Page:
IMF pushes for tougher foreclosures law to tackle NPLs


By Stelios Orphanides

The International Monetary Fund (IMF) said that it expects economic growth in Cyprus to pick up at 4 per cent this year and 4.2 per cent next year even as risks related to the high-stock of non-performing loans undermine the economy’s prospects.

“The brisk pace of economic activity is underpinned by ongoing and planned construction projects, and is only partly dented by decelerating private consumption, as households step up loan repayments over time,” the IMF said in a statement on Thursday. “Despite the vigorous upswing, non-performing loans still weigh on banks’ profitability and have prevented significant improvement in households’ and corporations’ financial health. Political and social acceptance of strategic default continue to undermine financial intermediation”.

The IMF said it expects unemployment to fall this year to an average of 9.5 per cent from 11 per cent last year, before dropping to 8 per cent in 2019. The government, which last year produced a fiscal surplus of 1.8 per cent of gross domestic product (GDP) is forecast to generate a 2.1 per cent surplus in both 2018 and 2019. The current account deficit is expected to narrow this year to 5.1 per cent of GDP, from 6.7 per cent last year, and further widen at 7.2 per cent in 2019.

The IMF, which together with the European Commission and the European Central Bank (ECB) participated in the troika of international creditors which supervised Cyprus’s 2013 bailout, said it expects that the government will continue producing fiscal surpluses of up to 4.5 per cent of the economy over the five coming years which will allow public debt fall to 72 per cent by 2013. Government debt fell last year for the first time after the fiscal and banking crisis of 2013 below the 100 per cent mark. In April, the issue of €2.4bn in government bonds in favour of the Cyprus Cooperative Bank increased public debt once more above a year’s economic output.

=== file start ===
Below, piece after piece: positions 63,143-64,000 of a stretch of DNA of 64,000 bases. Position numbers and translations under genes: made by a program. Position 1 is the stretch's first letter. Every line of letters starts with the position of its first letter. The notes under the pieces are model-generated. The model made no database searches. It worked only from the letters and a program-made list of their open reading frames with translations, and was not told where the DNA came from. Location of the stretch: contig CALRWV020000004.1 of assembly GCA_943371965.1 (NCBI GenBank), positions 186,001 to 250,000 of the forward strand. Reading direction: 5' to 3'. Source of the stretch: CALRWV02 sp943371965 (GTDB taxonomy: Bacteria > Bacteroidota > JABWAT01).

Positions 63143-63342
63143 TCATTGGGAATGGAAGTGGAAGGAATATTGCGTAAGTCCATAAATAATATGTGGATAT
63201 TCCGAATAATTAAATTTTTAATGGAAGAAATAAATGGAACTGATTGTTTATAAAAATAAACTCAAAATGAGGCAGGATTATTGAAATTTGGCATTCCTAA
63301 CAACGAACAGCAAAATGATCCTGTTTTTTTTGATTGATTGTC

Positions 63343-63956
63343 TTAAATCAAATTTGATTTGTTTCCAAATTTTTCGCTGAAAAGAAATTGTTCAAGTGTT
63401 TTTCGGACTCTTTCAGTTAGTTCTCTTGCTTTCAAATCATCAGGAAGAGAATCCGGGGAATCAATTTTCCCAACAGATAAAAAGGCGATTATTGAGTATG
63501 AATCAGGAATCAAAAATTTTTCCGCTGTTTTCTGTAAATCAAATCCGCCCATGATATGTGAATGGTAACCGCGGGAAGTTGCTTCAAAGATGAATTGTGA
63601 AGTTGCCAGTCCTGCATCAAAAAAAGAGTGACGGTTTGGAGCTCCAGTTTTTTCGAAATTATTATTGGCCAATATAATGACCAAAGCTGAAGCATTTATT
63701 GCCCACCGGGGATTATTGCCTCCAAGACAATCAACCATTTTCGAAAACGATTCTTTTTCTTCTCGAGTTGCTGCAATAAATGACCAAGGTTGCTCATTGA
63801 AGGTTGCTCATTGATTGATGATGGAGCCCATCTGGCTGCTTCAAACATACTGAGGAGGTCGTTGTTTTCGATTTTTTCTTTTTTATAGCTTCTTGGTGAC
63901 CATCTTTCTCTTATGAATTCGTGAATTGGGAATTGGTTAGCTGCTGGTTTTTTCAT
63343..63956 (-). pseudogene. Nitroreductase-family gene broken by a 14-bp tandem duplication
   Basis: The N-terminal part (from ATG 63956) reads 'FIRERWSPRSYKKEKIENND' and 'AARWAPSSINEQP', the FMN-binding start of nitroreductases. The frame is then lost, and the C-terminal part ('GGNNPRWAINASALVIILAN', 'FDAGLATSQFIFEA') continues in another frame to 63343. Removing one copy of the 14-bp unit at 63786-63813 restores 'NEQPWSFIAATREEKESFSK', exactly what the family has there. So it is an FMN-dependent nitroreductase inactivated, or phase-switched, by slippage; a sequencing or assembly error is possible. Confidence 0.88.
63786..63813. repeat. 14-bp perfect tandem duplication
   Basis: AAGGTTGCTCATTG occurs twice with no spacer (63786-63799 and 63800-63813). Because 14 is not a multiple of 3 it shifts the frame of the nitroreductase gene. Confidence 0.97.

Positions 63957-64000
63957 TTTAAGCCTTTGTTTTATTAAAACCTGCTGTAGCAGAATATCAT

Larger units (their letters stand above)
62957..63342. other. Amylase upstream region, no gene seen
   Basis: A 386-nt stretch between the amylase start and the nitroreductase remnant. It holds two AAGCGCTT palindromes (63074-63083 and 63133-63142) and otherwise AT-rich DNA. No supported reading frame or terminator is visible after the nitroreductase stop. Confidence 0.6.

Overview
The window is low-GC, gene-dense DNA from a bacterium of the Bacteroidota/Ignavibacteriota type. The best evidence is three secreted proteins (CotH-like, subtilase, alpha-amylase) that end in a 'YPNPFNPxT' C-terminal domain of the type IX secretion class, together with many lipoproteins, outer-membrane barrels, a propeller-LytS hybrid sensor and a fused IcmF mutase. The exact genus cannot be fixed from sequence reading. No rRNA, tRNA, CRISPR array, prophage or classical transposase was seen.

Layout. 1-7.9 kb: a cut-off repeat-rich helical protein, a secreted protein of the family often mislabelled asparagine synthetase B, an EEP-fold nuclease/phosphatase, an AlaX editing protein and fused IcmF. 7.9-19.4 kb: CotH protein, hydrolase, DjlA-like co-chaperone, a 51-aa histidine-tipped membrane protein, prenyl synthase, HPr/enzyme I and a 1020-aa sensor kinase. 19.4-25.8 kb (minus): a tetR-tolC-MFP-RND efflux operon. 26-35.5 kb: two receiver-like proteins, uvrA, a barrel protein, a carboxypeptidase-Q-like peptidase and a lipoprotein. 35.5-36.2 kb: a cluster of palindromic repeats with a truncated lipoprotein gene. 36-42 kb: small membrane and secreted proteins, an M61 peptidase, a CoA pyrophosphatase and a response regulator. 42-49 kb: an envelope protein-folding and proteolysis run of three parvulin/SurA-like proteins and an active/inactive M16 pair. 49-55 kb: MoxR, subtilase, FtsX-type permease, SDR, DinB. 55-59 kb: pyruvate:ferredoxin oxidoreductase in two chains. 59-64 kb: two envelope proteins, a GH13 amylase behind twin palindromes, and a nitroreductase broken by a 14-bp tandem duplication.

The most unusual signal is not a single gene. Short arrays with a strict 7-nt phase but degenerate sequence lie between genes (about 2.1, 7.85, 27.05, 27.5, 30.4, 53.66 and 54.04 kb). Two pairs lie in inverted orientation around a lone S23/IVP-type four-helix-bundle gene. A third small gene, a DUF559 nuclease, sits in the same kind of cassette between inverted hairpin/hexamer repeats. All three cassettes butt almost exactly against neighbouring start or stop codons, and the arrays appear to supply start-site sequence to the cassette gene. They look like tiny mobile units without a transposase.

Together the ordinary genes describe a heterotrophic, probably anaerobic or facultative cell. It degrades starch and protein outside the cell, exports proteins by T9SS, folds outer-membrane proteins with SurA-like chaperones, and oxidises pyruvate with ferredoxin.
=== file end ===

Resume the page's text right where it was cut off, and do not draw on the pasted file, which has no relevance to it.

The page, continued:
The “banks’ weak asset quality and insufficient diversification of economic activity are sources of downside risks to this outlook,” it said, adding that the Fund’s directors recommend that the island should amend its insolvency and foreclosure legislation by also introducing “tight eligibility criteria” to avoid moral hazard and contain the cost of a scheme currently being drafted aiming at helping vulnerable borrowers.

The advice comes as the government prepares a stricter foreclosure and insolvency framework to help banks tackle delinquent loans which undermine their capital adequacy. It is part of a three-pronged strategy that also includes the sale of the Co-op’s operations and the introduction of Estia, a scheme that that will help cooperative borrowers affected by the crisis.

The IMF board of directors “noted that Cyprus’s capacity to repay the Fund is expected to be adequate under staff’s baseline scenario but is subject to significant downside risks.”

A year ago, the government repaid close to one-third of the €1bn borrowed from the Fund.

The IMF directors “agreed that sustained strong economic growth and accompanying fiscal primary surpluses would be crucial to achieve a projected rapid decline in the public debt-to-GDP ratio and allow continued access to financial markets on favourable terms. Strong and continued efforts to implement ambitious macroeconomic policies and structural reforms would further reinforce Cyprus’s capacity to repay”.

In this context, directors welcomed the authorities’ willingness to continue post-program engagement with the Fund,” and agreed to extend monitoring through July 31, next year.

They also recommended that Cyprus should not allow public spending to increase above the economy’s medium-term growth, expected to drop to 2.5 per cent.

It suggested instituting a “durable mechanism” that will allow the executive to keep the public wage bill under control. They also advised caution with the fiscal impact of the national healthcare scheme.